Interview: Ex-American Idol Competitor Aloha Mischeaux Steps Out on Her Own



Some of the city's top female artists, including Ebony Eyez, Unladylike and June 5th, are gearing up to perform at tonight's "Divas of Da Lou" showcase at the Ambassador. Aloha Mischeaux, who earned national attention with her top 24 appearance on American Idol in 2005, is also among the scheduled performers. We caught up with Aloha at Anex Recording Studios in Brentwood to discuss some of her experiences in "the biz." Look for a longer interview in the April 15 issue of the RFT.

Calvin Cox: What was it like to be on a show as big as Idol at such a young age? Aloha Mischeaux: I learned a lot about the business. When I was younger, I had stars in my eyes - but now I can see things for what they are. I learned that American Idol, and this dream that I had, it's not just a dream; it's a business. I can say that it changed my train of thought - in a good way, because it prepared me for what I'm getting myself into now. And it was fun being on T.V.!


What has been your most memorable career moment to date? When I made the song "Crybaby" with Bradd Young. From that moment on, I knew I'd found my voice. From there it's been history; history with him and I, and history with me growing as an artist and learning how to write songs for myself.

What has been the biggest obstacle you've faced? So far, my biggest obstacle has been stepping out of my box. My grandma raised me, so I've always been, kind of like, innocent. To this day, sometimes it's hard for me to write the kinds of things I know real women want to hear; there's things I'm scared to say to people. I've been a part of the church all my life, and I direct the choir -- right now I'm trying to get to a point where I'm comfortable with myself as woman, not just as a choir member or my grandmother's baby.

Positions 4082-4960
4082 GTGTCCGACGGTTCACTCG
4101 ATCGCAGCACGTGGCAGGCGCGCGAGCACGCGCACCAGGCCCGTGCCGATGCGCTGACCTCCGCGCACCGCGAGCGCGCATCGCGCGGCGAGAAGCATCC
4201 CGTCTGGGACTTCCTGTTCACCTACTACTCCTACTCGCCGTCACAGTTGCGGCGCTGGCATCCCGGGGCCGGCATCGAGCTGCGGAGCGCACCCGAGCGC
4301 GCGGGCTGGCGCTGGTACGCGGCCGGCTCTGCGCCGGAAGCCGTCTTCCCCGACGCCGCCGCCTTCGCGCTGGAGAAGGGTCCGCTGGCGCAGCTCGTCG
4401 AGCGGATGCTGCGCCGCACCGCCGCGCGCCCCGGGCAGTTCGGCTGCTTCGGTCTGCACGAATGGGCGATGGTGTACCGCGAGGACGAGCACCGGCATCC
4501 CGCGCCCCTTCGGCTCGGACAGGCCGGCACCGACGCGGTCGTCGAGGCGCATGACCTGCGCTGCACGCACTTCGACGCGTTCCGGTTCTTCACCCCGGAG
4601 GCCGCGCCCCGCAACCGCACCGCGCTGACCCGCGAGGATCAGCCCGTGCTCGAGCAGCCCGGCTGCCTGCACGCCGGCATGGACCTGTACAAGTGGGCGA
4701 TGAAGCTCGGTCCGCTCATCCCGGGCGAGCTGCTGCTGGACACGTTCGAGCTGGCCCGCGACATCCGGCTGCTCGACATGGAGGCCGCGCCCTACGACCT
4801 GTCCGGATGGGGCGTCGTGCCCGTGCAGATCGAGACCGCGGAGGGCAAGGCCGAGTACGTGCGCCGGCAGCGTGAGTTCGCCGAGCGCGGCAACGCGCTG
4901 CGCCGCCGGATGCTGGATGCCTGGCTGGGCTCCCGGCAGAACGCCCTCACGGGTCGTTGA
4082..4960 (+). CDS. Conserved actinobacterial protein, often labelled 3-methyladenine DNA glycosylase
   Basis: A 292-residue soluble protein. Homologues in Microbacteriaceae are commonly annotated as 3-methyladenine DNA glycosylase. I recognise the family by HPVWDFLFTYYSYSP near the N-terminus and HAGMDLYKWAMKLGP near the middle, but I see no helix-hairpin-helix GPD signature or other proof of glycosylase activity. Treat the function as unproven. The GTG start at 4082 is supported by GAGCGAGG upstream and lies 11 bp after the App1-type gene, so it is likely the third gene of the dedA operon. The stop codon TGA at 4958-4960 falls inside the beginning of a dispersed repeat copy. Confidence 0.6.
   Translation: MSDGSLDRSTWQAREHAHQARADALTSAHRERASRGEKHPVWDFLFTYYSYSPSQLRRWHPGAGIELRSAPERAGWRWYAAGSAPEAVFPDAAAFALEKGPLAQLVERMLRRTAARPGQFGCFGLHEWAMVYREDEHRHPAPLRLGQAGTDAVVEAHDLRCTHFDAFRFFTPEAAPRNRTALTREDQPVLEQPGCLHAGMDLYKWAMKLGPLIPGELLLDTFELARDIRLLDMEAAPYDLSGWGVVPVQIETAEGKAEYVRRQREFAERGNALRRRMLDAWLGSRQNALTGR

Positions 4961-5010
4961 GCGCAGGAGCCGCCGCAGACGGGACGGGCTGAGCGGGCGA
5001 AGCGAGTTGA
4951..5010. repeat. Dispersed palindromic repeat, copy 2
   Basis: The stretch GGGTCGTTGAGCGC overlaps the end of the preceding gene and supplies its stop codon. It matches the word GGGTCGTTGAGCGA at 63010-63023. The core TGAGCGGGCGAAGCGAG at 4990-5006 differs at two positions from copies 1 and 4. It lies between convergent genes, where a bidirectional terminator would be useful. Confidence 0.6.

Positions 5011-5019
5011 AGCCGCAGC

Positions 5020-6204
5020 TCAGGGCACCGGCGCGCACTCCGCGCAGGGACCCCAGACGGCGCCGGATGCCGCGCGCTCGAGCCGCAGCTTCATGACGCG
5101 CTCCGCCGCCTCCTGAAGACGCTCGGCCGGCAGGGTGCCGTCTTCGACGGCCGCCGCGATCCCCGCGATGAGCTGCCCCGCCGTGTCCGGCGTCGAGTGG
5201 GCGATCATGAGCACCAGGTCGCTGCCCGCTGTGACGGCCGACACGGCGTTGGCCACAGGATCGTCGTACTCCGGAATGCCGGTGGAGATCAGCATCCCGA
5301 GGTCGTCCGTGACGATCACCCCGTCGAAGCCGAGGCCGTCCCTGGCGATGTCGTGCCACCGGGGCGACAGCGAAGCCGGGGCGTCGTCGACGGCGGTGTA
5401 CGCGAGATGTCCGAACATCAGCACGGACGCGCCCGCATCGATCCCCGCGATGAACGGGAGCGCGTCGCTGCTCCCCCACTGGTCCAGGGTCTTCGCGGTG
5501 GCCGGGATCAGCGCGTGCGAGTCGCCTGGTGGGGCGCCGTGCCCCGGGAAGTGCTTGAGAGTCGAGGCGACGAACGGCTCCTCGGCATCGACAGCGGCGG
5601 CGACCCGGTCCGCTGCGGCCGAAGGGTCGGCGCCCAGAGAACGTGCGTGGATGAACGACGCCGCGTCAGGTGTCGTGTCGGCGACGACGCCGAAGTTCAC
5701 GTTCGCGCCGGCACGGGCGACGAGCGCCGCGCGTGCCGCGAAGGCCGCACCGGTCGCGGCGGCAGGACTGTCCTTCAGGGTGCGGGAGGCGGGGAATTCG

I definitely remember that you had a sort of "good girl" image on Idol. Speaking of that, what was up with the flowers in your hair? Did that hold any special significance? It never really was because my name's Aloha; people think it's weird that that wasn't the reason. I liked Billie Holiday when I was young, and I remember seeing "Lady Sings the Blues" and I just liked how it looked. When I was on Idol, sometimes I didn't want to wear a flower, but it became kind of a gimmick, so they always wanted me to.

What makes your music unique? It's unique because it's familiar. Right now, a lot of music has become kind of "mechanical," but we're really bringing the feeling back into the music. It might remind you of Aaliyah, or Mariah or Brandy - but I still have my own voice.


Support Local Journalism.
Join the Riverfront Times Press Club

Local journalism is information. Information is power. And we believe everyone deserves access to accurate independent coverage of their community and state. Our readers helped us continue this coverage in 2020, and we are so grateful for the support.

Help us keep this coverage going in 2021. Whether it's a one-time acknowledgement of this article or an ongoing membership pledge, your support goes to local-based reporting from our small but mighty team.

Join the Riverfront Times Club for as little as $5 a month.